After dominating daily affairs for the best part of two years, the pandemic has been abruptly shunted from the spotlight as war broke out on European turf. Explosive airborne projectiles raining indiscriminately on Ukraine became a far more pressing concern than an airborne virus that, mercifully, is on the wane in Belgium.
But although it may no longer be getting the airtime it once did, the coronavirus continues to hang over our lives, albeit with less severe restrictions on civil liberties than in previous months. Today, Belgium's Consultative Committee meets again to consider further relaxations – measures that will be welcome to all who have craved "normality" for so long.
Numerous politicians and health experts have already voiced their strong suspicions that Belgium will make the move to "code yellow" on its coronavirus barometer. Yet this instrument – on the surface a straightforward tool to indicate the direction of the pandemic's evolution and resulting restrictions – says just as much about Belgium's convoluted political structure as it does the epidemiological situation.
There is an unmissable irony in the fact that what was supposed to be a simple gauge of what measures would be implemented to protect public health took two prime ministers and four infection waves to finally enact, only to be largely redundant just a few weeks later.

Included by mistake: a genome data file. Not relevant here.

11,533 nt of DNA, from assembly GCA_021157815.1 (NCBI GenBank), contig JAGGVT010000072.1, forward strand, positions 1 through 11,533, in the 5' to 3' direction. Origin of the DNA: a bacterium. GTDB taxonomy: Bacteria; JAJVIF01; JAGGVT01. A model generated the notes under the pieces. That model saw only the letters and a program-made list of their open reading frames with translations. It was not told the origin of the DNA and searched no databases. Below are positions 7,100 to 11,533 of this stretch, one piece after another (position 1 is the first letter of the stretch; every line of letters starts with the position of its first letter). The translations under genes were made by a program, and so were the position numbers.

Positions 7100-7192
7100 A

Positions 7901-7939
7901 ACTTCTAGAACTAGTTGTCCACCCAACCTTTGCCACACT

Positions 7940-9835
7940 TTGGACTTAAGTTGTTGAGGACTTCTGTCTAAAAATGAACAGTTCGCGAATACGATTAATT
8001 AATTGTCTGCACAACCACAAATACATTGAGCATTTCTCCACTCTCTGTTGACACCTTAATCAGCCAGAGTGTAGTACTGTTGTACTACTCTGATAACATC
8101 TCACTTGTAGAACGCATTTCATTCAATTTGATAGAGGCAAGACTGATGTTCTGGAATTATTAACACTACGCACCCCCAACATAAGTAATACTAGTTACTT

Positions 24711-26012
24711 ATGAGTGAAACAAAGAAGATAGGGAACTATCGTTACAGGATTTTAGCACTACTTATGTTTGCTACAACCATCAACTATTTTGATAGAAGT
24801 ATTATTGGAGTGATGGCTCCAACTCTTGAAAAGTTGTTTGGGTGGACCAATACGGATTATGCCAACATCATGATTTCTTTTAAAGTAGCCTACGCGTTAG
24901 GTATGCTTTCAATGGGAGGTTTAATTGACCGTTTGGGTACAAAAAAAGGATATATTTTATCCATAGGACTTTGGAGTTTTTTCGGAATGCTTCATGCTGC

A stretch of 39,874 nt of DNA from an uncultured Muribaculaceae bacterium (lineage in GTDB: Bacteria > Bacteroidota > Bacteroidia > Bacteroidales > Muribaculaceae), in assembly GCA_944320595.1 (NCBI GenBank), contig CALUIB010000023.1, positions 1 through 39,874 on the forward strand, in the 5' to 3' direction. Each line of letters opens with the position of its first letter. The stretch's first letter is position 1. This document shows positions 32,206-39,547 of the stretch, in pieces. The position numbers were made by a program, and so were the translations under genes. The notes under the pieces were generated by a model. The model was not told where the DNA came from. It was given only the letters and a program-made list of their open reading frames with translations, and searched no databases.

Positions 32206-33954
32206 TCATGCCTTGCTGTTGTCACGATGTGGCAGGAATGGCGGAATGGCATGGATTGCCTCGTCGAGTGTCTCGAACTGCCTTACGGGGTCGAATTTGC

Elsewhere in Europe, restrictions have also been dropped – most recently in France that yesterday announced the lifting of its own version of the CST. This unanimously popular move perhaps not coincidentally came on the same day that Emmanuel Macron announced his official candidacy for next month's presidential elections.
Not often accused of brash decisions, Belgian ministers will no doubt take note of its neighbours and see the signs of a continental progression as the scourge of Covid passes. Meanwhile, fresh conflict brings a heightened cause for concern.
Are you done with the pandemic? Let @Orlando_tbt know.
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